The newly transplanted charcuterie specialist didn’t waste much time getting acclimated. As she had in Chicago, she immediately began to investigate her new surroundings and seek out like-minded individuals on the local culinary scene. “That’s what you have to do in the food business,” she says. “I think that’s where I’ve had the most success—there are always people who do things differently than you’ve done them before, and there’s always more to learn.”

With that “go out and get what you want” attitude, Deibler quickly made new acquaintances in the area, some of whom became friends. She had read about Paul Carlson at 9 Bean Rows Café in Suttons Bay, went to eat at the restaurant several times, and ended up working with him for about a year, making charcuterie, pâté and sausages and cooking on the line. “Paul has been a great supporter,” she says. It was also as a result of her local research that she emailed Cammie Buehler of Epicure Catering in Omena. “I’ve worked with her and Andy [Schudlich, co-owner] since as well, doing cooking or whatever they needed,” she says. “They are both awesome.” And she reconnected with Abra Berens, a chef she knew from Chicago who is co-owner of Bare Knuckle Farm near Northport, assisting Berens on some farm dinners.

While Deibler was working at 9 Bean Rows, she learned of an opening for a protein buyer at farm-to-table food distributor Cherry Capital Foods (CCF) in Traverse City. She went after it, and started there in February 2015. The position is a perfect fit, she says, because it combines two of her greatest passions—working with meat and working directly with and for farmers. “Also, although I work fulltime on weekdays, I have evenings and weekends free, so I can take advantage of opportunities to do other food-related projects then,” she says. One opportunity that doesn’t come up often these days is doing hands-on whole-animal butchery, so last October, when her friend Susan Odom invited her to help break down some pigs at her farm in Leelanau County, Deibler jumped at the chance. “Susan was another local food person who was on my radar, so soon after I moved here, I contacted her, and we really hit it off. That’s what I do—I call people up and say, ‘Hey, I’m coming over!’”

It almost seems that Deibler was destined to work with CCF. She had heard about Traverse City’s annual Pigstock event (“a four-day, hands-on, field-to-fork workshop dedicated to all things pig”) while she was still living in Chicago. The organizer and sponsor was Cherry Capital Foods. “I was super excited that such a thing even existed, and I signed up to attend the 2014 event even before I moved here. And just one year later, as part of my new job, I was in charge of procuring all the meat for the 2015 event!”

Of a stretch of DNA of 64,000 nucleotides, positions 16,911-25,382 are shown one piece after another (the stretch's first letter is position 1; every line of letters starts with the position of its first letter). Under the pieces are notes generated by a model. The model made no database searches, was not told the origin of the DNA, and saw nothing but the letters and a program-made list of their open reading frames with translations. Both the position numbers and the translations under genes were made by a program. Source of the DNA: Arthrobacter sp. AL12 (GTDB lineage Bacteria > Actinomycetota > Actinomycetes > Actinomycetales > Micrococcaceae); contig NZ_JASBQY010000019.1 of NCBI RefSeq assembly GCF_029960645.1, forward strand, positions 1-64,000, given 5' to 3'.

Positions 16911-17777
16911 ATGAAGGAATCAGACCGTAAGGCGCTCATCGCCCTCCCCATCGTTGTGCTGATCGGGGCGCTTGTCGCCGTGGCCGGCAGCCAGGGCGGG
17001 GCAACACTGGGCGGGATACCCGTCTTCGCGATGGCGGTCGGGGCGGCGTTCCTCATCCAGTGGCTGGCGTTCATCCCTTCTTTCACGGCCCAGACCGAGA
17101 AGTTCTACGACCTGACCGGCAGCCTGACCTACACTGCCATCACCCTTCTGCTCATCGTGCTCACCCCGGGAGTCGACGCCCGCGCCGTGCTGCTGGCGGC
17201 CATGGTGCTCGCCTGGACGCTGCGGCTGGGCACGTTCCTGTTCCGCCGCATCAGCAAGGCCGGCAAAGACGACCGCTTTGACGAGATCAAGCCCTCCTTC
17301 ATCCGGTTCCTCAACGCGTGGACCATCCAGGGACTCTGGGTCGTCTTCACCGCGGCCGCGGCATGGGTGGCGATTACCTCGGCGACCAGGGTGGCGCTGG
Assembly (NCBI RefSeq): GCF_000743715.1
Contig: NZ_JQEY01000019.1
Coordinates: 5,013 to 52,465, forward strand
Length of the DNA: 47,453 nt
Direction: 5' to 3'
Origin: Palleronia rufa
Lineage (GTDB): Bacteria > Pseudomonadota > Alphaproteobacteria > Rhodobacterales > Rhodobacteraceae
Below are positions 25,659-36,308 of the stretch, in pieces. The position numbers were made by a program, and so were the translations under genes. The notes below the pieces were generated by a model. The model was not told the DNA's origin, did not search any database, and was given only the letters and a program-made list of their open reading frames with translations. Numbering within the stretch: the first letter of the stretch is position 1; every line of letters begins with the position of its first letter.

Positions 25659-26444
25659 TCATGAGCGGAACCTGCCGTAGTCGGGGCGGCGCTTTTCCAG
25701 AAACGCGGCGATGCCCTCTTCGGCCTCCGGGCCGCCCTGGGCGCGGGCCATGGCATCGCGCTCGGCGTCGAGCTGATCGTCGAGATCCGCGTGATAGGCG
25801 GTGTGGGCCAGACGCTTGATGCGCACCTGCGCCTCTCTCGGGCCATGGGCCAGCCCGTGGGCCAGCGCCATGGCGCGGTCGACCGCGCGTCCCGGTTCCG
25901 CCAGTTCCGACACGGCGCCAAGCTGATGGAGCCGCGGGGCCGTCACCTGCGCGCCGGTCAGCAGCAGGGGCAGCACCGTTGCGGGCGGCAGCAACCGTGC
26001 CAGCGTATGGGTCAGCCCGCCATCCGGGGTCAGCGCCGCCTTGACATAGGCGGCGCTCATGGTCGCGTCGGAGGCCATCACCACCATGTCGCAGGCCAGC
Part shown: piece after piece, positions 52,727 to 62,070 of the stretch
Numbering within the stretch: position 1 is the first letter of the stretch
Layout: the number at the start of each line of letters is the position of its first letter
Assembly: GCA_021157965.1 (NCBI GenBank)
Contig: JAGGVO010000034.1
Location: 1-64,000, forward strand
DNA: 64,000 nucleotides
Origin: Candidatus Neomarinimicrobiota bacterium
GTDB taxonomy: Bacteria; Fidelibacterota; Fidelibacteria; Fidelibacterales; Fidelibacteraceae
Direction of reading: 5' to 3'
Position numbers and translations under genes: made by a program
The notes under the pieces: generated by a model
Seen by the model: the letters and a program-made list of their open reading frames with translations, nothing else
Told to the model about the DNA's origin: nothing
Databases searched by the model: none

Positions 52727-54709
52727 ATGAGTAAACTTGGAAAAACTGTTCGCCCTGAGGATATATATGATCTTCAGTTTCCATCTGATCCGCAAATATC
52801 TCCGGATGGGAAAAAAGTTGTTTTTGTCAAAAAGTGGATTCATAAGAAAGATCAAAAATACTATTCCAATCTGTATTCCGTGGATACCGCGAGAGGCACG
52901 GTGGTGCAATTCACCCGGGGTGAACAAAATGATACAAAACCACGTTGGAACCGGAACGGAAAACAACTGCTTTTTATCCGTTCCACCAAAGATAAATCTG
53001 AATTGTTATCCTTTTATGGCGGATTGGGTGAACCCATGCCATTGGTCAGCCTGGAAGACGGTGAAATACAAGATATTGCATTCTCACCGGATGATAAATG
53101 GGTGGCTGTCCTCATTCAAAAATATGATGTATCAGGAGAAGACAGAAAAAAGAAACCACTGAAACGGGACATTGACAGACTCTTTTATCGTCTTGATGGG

For four weeks at the end of last year, in her spare time—which, given her busy life, seems like an anomaly—Deibler managed to run a pop-up restaurant five nights a week at the Little Fleet, a popular bar and food-truck venue in Traverse City. The venue takes one of its smallest trucks inside every winter from November to March and invites area chefs to take it over for a month as a showcase for their wares. Deibler signed on for December with *snap* (which, as any charcuterie aficionado will recognize, is a reference to the bite sensation experienced with a good sausage).

Business was brisk from the start, and her menu was a runaway hit: traditional bratwurst (with sauerkraut and mustard), Spanish-style chorizo sausage (with pickled peppers, cabbage and lime aioli), or country French-style Toulouse sausage (with braised winter greens and apple butter) served on a 9 Bean Rows bakery challah bun; banh-mi featuring country pâté and chicken liver mousse (with pickled peppers, pickled jalapeño, cilantro and aioli) served on a bunsized Pleasanton Bakery baguette; and a charcuterie board with pickles, mustard and grilled bread. Each menu item was presented with a side of colorful, tangy squash-and-kale salad. Not surprisingly, Deibler used only local meats and vegetables in her offerings. She enjoyed the food-truck venture, but has no plans to reprise it anytime soon, to the dismay of her appreciative customers.

“This [*snap*] was always meant to be just a pop-up,” she emphasizes. “It might reappear in some other form someday, so we registered the name and got a website domain, but I am ready to be done with it for now.”

So what other projects does Deibler have in the works? “I’m going to serve as a guest chef for one of the ‘Sunday Suppers’ at 9 Bean Rows café this spring, and I’ve got a couple of private catering opportunities that I might take on in the summer,” she says. “Last winter, I taught three culinary classes for NMC’s extended education program, on pâtés, chicken butchering and sausage making. I might do that again someday if I have time.”

Traverse City has been a positive experience for Deibler from the start. “People in the food business in this area have been extremely welcoming and helpful,” she says. “I’ve made so many good contacts. I feel like the chef community here is excited about new people and new ideas, and they are supportive of each other. It couldn’t be better.”

[Editor’s note: Andrea Deibler was also mentioned in EGT in articles about the Young Chefs’ dinner at Cooks’ House (Summer 2015) and Soup and Bread at Little Fleet (Holiday 2015). After popping up so frequently in the local food scene, we thought her story would be worth a closer look!]

Article from Edible Grande Traverse at